According to his recollection, the caller asked, "'Would it make any difference to you in the election if you knew Bill Maloney had contributed to Democrat candidates in the past?'"
That's a reference to a report Friday afternoon in a Capitol Hill publication that Maloney had given money to Democratic candidates. Maloney defended those contributions by noting he has given far more money to Republicans than Democrats.
Howell said there was also a question about Ireland "offering big government solutions."
He thought it sounded like someone was doing polling for the tea party so he was surprised when the DGA was listed as the sponsor of the poll.
"To me it tells me that the Democrat Party is really scared of this upcoming gubernatorial election," he said.
On the Democratic side, the West Virginia AFL-CIO, which is backing House Speaker Rick Thompson, broke an earlier pledge to take the "high road" and not attack other Democrats. Instead, the union launched a TV ad attacking acting Gov. Earl Ray Tomblin.
In April, AFL-CIO President Kenny Perdue said the union would not go negative.
"We have made a promise to ourselves that we've got a lot of friends in this election, and we will run a high-road campaign to make sure Rick wins," Perdue said at the time.
AFL-CIO Secretary-Treasurer Larry Matheney said the union decided to go negative after mailings and ads from Tomblin's campaign suggested he was union-friendly and pro-worker.
"We did not want to be running a negative campaign; that was the last thing we wanted to do," Matheney said. "We did want to stay positive, but we felt when acting Gov. Tomblin's campaign painted themselves as being friends of working families and labor unions, he painted us in a box.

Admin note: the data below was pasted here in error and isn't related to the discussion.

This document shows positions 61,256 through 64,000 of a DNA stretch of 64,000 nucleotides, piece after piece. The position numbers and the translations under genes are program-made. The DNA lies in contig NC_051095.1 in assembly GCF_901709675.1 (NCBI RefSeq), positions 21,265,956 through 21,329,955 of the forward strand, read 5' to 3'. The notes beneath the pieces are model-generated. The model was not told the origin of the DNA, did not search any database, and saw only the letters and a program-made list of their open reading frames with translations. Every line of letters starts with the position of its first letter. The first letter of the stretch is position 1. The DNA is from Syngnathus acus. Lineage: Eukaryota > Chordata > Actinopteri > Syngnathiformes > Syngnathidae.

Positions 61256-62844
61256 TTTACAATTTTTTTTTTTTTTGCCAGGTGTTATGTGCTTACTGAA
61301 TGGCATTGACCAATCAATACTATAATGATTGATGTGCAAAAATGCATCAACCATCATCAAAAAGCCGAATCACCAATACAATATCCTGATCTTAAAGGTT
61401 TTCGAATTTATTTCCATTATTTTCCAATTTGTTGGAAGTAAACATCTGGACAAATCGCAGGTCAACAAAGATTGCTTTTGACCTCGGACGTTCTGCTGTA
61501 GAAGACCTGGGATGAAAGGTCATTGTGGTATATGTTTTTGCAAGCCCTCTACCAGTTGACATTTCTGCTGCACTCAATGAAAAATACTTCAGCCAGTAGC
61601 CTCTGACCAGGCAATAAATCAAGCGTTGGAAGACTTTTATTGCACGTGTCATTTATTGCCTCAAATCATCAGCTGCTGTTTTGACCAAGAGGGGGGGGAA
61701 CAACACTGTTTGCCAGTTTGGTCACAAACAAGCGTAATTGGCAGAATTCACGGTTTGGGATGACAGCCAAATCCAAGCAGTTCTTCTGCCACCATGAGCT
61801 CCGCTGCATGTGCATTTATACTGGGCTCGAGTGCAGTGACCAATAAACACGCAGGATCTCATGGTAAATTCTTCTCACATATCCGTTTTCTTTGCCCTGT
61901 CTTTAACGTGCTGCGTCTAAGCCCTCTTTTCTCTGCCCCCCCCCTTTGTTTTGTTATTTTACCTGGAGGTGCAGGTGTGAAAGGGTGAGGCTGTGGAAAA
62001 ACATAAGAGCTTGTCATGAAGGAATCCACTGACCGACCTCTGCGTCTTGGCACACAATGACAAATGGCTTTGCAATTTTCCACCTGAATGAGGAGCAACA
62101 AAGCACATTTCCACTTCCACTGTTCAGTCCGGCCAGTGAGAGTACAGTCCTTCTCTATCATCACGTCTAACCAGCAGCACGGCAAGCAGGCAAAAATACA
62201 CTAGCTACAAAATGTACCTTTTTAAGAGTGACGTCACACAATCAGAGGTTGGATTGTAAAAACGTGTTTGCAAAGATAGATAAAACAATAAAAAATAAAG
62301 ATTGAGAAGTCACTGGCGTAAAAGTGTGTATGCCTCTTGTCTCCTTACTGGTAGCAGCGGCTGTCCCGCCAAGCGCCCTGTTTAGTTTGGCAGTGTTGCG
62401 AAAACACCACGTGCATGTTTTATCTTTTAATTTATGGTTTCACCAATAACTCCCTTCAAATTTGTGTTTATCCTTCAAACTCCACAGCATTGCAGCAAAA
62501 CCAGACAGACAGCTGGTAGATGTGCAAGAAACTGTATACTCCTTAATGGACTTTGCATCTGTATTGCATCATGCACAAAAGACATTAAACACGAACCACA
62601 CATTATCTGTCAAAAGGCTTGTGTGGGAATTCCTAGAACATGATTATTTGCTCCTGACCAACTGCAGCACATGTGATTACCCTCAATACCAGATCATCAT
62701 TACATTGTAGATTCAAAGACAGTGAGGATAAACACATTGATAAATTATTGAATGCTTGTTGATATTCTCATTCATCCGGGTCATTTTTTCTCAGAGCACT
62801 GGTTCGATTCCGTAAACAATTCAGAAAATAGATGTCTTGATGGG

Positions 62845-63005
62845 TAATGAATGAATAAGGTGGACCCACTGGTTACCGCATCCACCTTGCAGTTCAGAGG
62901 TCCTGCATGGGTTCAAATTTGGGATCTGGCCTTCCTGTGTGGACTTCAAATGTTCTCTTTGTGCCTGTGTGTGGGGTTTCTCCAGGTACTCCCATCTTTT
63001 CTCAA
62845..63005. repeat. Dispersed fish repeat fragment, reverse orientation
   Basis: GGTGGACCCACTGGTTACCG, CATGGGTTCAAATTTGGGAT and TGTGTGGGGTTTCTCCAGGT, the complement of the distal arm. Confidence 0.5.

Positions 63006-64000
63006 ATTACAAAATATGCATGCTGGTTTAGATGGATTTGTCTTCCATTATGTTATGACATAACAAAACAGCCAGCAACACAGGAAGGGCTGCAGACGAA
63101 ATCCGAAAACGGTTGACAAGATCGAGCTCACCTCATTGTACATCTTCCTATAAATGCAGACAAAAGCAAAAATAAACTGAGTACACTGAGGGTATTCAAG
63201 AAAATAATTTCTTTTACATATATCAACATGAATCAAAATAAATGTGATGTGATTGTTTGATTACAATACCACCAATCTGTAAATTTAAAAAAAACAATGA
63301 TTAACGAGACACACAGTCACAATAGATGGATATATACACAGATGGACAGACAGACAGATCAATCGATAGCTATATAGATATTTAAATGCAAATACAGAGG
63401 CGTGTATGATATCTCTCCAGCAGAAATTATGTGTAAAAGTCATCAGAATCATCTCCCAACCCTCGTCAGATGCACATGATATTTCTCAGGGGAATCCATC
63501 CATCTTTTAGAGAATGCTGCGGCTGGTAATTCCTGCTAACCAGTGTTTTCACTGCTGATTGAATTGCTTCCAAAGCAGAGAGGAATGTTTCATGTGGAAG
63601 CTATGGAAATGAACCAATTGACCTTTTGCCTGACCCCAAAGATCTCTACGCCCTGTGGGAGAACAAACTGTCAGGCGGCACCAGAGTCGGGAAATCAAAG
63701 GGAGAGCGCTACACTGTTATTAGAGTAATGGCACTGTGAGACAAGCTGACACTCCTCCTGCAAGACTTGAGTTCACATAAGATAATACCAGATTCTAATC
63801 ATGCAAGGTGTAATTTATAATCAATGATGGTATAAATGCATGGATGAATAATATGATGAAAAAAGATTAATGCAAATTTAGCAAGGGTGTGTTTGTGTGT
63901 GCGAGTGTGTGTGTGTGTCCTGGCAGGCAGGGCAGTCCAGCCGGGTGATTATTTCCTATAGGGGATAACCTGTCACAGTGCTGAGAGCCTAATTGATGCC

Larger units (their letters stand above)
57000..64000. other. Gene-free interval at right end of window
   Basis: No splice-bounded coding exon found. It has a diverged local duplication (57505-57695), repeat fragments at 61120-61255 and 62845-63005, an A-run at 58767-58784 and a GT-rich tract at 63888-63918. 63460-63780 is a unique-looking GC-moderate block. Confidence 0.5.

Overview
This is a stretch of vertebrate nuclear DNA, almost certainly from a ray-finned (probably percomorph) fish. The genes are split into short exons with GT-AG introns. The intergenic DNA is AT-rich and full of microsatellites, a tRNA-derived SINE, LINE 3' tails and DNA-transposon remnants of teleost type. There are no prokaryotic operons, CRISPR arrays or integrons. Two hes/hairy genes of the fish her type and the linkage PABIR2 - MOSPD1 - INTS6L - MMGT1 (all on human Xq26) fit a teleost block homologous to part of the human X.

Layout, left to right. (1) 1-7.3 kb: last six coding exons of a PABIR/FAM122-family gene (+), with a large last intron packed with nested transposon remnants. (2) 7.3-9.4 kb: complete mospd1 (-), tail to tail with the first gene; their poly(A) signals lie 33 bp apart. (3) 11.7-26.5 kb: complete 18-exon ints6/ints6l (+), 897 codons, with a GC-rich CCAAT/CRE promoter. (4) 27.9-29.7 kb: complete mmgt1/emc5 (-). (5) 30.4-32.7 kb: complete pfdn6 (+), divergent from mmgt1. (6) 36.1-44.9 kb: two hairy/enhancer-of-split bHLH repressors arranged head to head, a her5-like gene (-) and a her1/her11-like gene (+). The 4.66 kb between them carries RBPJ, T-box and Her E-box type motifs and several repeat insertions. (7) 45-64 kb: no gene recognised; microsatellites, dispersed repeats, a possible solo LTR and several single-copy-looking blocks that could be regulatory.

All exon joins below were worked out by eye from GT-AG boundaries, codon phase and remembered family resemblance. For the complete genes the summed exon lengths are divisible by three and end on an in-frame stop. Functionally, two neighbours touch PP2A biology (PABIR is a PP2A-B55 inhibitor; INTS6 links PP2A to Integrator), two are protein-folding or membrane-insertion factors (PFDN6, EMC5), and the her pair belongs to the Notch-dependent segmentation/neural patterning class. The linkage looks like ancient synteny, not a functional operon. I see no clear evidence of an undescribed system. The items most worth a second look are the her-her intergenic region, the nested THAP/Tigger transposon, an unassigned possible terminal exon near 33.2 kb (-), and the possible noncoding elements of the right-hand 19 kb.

"I give acting Gov. Tomblin full credit for pushing us to a semi-negative position."
The ad says, "Acting Gov. Earl Ray Tomblin claims he supports working families -- now that's acting." That's a reference to Tomblin's job title. He has been serving as governor by virtue of being the Senate president since Joe Manchin left the office for the U.S. Senate.
The ad attacks the governor for cutting funds to a worker safety program by 90 percent. Tomblin did a line-item veto that reduced funds for a previously unfunded public worker safety program. But the Legislature approved only $400,000 for the program and Tomblin reduced it to less than $100,000 -- that's a 75 percent reduction, not a 90 percent reduction.
The ad also attacks Tomblin for signing a bill that gives $100 million over 10 years to casino operators to buy slot machines and upgrade casino floors. The ad doesn't mention the union's favored candidate, Thompson, also voted for the bill.
But the union does appear to be trying to interfere with efforts by Tomblin to align himself with union households. Tomblin's campaign has, for instance, sought to take credit for public employee pay raises that, at one point, he threatened to veto.
The Tomblin campaign did not respond to any specific criticism in the AFL-CIO's ad.
"We're disappointed that as the election draws closer, other candidates and third-party groups continue to make false personal attacks about Earl Ray Tomblin and his family," campaign spokesman Chris Stadelman said. "These attacks do not create any jobs and do not help move the state forward."
Contact writer Ry Rivard at ry.riv...@dailymail.com or 304-348-1796.